Saturday, May 9, 2009

Eating Well in India

I'm back - just returned from a work trip to Pune, India. I'm still completely exhausted with jet lag but wanted to update before my memory fades. I had absolutely no idea what to expect from this trip. I've heard from my co-workers and other friends who've been there about the infamous heat, traffic, water induced sickness, and culture shock upon seeing some of the poorer areas, so I was prepared to be overwhelmed.

I will admit that I was too busy to get out and see much, so I won't pretend to be an expert on life in Pune. But what I did see I found completely alive and invigorating, especially in comparison to my scenic, but almost sleepy, home in Boulder.

Like many cities, Pune seems like a big jumbled up mess of contrasts. The outskirts are comprised of a giant, very modern, hi-tech park which houses a large percentage of India's IT sector, military bases, mixed in with small, rural villages that have been absorbed into the growing city. I saw a few different areas in the center of the city - one part still had that village feeling but there were high-rise apartment buildings right smack in the middle of it, and pigs, yes pigs, walking down the street. Another downtown sector located near a number of universities seemed cosmopolitan and modern, more similar to a South American city than to it's own outskirts.

Wait, wait, wait ... is this a travel blog or a food blog? That's right, it's food. So what about the food? In my next post, I'll talk about my favorite specific dishes ... before that I'd like to discuss a few interesting things I noticed about eating customs.

This may be a reflection of the fact that I mostly ate out, but I noticed that meals consist of small portions of three or four different dishes rather than one large entree. For instance, at one meal, about eight of us ordered four different dishes. The waiter served each of us a bit of each, occasionally refilling empty portions. I found this nice for two reasons. First, it was more social for everybody to taste and discuss the food together. Second, it was a nice way of eating just the right amount. In American restaurants, I usually find the portions to be just a little too big, so I overeat because I do not like to leave uneaten food on my plate.

I will mention one definite downside - people don't seem to eat much dessert, and what they do eat seems almost healthy, like rice pudding. No chocolate, no cake, no pastries. Geez, the only reason I eat out is so that I can get through dinner to try some new exotic dessert that I don't know how to make at home. In fact, people there tend to avoid many vices common to the American diet, specifically meat, alcohol, and obviously dessert. Perhaps I can understand the avoidance of meat, I struggle with this question myself. Avoiding alcohol I understand less. But dessert? This is a serious cultural shortcoming... life without the occasional well-made pain au chocolate is like life without, umm, life. Although I have noticed that people tend to be a little thinner there. Hmmm....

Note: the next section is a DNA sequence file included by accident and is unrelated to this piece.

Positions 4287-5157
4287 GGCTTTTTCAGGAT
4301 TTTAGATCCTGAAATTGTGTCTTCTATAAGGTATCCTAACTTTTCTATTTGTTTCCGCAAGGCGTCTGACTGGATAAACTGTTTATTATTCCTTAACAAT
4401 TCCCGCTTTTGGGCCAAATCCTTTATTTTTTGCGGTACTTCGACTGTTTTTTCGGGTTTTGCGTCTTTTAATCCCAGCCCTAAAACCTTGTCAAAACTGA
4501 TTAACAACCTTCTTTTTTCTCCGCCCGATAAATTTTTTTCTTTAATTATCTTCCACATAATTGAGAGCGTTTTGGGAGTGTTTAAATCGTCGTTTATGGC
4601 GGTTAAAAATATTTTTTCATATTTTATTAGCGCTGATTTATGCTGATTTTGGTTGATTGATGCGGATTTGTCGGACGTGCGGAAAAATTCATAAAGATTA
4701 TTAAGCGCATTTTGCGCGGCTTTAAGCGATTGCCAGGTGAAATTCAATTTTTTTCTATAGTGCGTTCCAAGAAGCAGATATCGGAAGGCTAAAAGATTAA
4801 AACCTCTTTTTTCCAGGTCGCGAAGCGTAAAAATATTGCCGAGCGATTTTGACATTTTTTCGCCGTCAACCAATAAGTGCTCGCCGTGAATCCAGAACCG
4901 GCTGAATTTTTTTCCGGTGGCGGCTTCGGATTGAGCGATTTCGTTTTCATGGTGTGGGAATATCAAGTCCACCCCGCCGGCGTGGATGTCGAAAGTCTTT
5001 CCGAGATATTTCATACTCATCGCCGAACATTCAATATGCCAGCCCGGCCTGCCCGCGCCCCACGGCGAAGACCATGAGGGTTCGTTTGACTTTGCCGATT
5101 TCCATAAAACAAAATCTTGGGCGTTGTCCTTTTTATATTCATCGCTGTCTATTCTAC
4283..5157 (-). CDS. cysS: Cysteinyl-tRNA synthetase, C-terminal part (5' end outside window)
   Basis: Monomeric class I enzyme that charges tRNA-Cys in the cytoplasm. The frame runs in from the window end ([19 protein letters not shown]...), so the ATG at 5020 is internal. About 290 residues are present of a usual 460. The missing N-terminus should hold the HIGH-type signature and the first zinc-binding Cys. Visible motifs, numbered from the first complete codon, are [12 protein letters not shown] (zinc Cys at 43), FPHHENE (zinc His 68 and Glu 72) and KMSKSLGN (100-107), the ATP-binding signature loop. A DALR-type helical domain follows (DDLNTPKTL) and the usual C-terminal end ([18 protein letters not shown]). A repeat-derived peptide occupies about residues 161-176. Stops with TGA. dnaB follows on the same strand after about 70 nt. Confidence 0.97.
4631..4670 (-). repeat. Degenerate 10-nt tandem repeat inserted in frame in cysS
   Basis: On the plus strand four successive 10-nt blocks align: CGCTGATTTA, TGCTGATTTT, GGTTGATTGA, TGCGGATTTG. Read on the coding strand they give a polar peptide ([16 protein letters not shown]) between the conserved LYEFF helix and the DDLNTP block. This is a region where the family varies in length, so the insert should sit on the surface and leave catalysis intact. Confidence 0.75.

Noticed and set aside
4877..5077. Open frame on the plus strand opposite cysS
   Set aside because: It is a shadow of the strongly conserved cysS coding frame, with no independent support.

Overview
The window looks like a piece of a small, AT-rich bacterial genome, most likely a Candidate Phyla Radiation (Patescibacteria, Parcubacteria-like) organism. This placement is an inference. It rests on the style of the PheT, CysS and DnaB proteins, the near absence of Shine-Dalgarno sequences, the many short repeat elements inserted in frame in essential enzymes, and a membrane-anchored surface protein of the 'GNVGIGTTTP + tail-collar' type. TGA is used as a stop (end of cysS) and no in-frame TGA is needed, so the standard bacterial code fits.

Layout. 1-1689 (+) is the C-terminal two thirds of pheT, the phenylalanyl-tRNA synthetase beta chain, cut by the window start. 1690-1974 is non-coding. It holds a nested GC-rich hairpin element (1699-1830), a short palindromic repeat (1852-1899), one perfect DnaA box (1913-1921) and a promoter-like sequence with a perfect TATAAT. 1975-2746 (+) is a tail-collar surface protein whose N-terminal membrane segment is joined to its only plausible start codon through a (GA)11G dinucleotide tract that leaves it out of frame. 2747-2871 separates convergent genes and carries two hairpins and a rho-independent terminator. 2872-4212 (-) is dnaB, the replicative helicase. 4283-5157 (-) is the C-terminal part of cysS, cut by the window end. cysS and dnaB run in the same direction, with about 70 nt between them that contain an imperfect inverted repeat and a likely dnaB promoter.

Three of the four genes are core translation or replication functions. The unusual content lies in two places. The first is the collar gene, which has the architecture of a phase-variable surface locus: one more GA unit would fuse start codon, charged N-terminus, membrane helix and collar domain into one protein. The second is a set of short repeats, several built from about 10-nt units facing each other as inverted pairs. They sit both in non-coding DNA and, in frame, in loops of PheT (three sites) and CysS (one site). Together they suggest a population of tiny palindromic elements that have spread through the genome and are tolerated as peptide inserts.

Finally, my traveling companion and I were treated with incredible generosity, especially with respect to meals. We were invited out for wonderful dinners, including one where we sampled local wine from India's budding wine industry, invited to one family's home for a delicious homemade dinner, and one gentleman even changed important family plans to include us and everyone from the office in these plans. Again, perhaps this was just my specific experience and not an actual cultural difference, but I do have a feeling that Americans are not quite as sociable as some other nationalities. If I compare how we were hosted by our co-workers in India to how we host them when they come to visit, we homebody Americans may suffer in the comparison.

Ok, so you might be getting the feeling that I liked it there. I did. Despite the traffic, which is quite entertaining to the visitor, probably not so entertaining to the daily commuter. It wasn't that hot while I was there. I managed to avoid the water (lips pressed tightly shut in the shower), so I didn't get sick. And I didn't venture far, so wouldn't say I saw a wide cross section of people. Given all of these caveats, I definitely enjoyed the trip.

Check in a few days to see some pictures and descriptions of interesting dishes I tried...

1 Responses (Leave a Comment):

Pallavee Panchal said...

Hi, sorry, I just read your blog, and love it! I must say though that I'm really sad you didn't get to try some of the amazing desserts India has to offer. My family is originally from India, and I am always overwhelmed by the amount and quality of the desserts they offer. Here is a wiki page of the desserts listed out, and hopefully you can try these out closer to home! I will give you this, there is definitely less chocolate than in Western cuisines, but more milk/dairy based desserts.